Of course, more people could be fed (and clothed and housed) if radical changes are made in the use of land and resources. Vast areas of arable land in the Third World are used to grow cash crops (growing these bestows status on farmers in some countries) for export to the richer nations. If that land was used to grow crops for local consumption, it would both help assuage hunger and reduce pressure on encroachment of marginal lands. Equally, a less materialistic lifestyle in the rich countries would lower the impact on the environment. But neither of these desirable changes is likely in the foreseeable future. In fact, one can confidently say that they will not take place. One needs only to look at the development plans of the Third World Countries, or travel a little in Britain, the U.S. or Japan, and speak to their ‘common men’ about their expectations. A new awareness of environment notwithstanding, few are ready or willing to contain their quest for material riches. Therefore, a prediction that with a change of direction in its national economy, leading to massive economic growth, a poor country could absorb huge increases in its population, can only be an act of faith. In any case, such economic growth is unlikely.

It is of interest to look at how such a geometric increase in human numbers has come about. All figures of world population, except those of the recent past, can only be estimates. But demographers have toiled on them for years, and a pattern has emerged.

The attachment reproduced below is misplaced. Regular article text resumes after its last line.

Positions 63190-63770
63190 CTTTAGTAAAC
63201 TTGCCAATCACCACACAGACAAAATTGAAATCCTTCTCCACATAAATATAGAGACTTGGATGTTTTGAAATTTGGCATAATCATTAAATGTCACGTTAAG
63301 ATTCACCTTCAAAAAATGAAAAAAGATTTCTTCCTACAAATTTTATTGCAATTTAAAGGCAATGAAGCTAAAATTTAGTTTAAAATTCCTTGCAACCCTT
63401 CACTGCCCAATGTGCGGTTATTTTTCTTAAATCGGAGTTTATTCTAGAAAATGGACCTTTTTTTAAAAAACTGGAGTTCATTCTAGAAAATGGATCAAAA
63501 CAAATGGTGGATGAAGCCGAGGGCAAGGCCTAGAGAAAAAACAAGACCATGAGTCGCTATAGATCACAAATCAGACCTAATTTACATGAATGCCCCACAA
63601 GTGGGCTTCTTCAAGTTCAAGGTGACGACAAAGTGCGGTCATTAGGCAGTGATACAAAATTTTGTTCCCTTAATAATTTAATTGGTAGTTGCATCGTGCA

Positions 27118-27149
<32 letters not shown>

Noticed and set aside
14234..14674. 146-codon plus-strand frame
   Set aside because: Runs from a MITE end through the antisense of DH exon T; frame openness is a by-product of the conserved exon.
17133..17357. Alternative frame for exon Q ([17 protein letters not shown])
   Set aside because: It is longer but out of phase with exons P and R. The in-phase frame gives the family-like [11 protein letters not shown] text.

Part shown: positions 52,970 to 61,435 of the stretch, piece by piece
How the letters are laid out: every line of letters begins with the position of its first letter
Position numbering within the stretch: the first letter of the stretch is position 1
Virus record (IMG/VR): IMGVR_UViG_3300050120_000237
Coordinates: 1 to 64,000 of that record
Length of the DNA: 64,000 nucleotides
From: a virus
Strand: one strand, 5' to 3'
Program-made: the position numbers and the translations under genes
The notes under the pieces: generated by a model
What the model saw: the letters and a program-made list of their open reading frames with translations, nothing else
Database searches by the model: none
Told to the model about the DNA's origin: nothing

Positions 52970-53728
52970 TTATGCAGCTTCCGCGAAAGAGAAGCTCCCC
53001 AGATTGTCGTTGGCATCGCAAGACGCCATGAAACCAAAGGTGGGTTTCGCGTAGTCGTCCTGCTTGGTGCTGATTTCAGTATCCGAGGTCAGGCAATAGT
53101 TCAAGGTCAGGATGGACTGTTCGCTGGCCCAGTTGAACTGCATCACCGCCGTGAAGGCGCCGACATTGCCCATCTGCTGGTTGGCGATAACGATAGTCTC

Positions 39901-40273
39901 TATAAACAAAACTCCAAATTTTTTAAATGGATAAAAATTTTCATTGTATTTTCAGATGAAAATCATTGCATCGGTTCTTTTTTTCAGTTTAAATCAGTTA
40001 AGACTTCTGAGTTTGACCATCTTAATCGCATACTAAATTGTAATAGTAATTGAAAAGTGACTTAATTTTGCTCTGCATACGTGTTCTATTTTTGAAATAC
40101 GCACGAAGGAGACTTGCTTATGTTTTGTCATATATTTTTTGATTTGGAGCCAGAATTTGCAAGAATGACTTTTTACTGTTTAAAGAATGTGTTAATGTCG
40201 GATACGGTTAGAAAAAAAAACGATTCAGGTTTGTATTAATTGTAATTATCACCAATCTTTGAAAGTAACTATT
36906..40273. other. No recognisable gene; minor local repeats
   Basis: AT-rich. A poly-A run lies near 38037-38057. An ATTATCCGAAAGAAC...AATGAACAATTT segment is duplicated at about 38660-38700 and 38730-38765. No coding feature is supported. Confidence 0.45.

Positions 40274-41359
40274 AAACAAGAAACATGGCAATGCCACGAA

From an estimated 100 millions in 500 B.C., world population rose to its first 1,000 million around 1830. By 1930, it doubled : further 1,000 million were added by 1960, 1974, and 1987, that is, it increased fivefold. (The dip in growth was caused by the Black Death, the bubonic plague which swept across Asia and Europe in the 14th Century. The death toll in Europe alone is estimated at 20 millions, while far reliable, but undoubtedly greater, figure for Asia exists). These high growth rates occurred in populations already of very large size, with peaks in the early sixties, when each year growth was around 2 per cent or 70 million. Since, with a slightly smaller growth rate, absolute numbers have gone up to 80 millions a year, because of the higher base. We need not go into the ways of this explosion in any great detail. Suffice to say that the two primary causes were the industrial revolution of the 19th century, and the rapid economic and industrial development of the present. In the latter context, increased food production, better nutrition, medical and sanitation services, and social insecurity have all been factors. A commonly held theory that population will continue to grow with increase in food production is now seen as simplistic. The rich countries which grow most food, have the least, or even zero or negative, growth, while famine stricken countries continue to increase their numbers. Nutrition, medical and sanitary improvements have obviously contributed to greater survival rate. The influence of the Catholic Church in Latin America and Islam in the Muslim countries cannot be disregarded. But, perhaps, most significant of all, are some traditional compulsions. Insecurity of parents and high child mortality lead to a choice of large families as insurance for old age. Resistance to and effective means of birth control, the myth of more children as proof of men’s virility, and the low status and self-esteem of women in poor religion dominated societies, all lead to bigger families.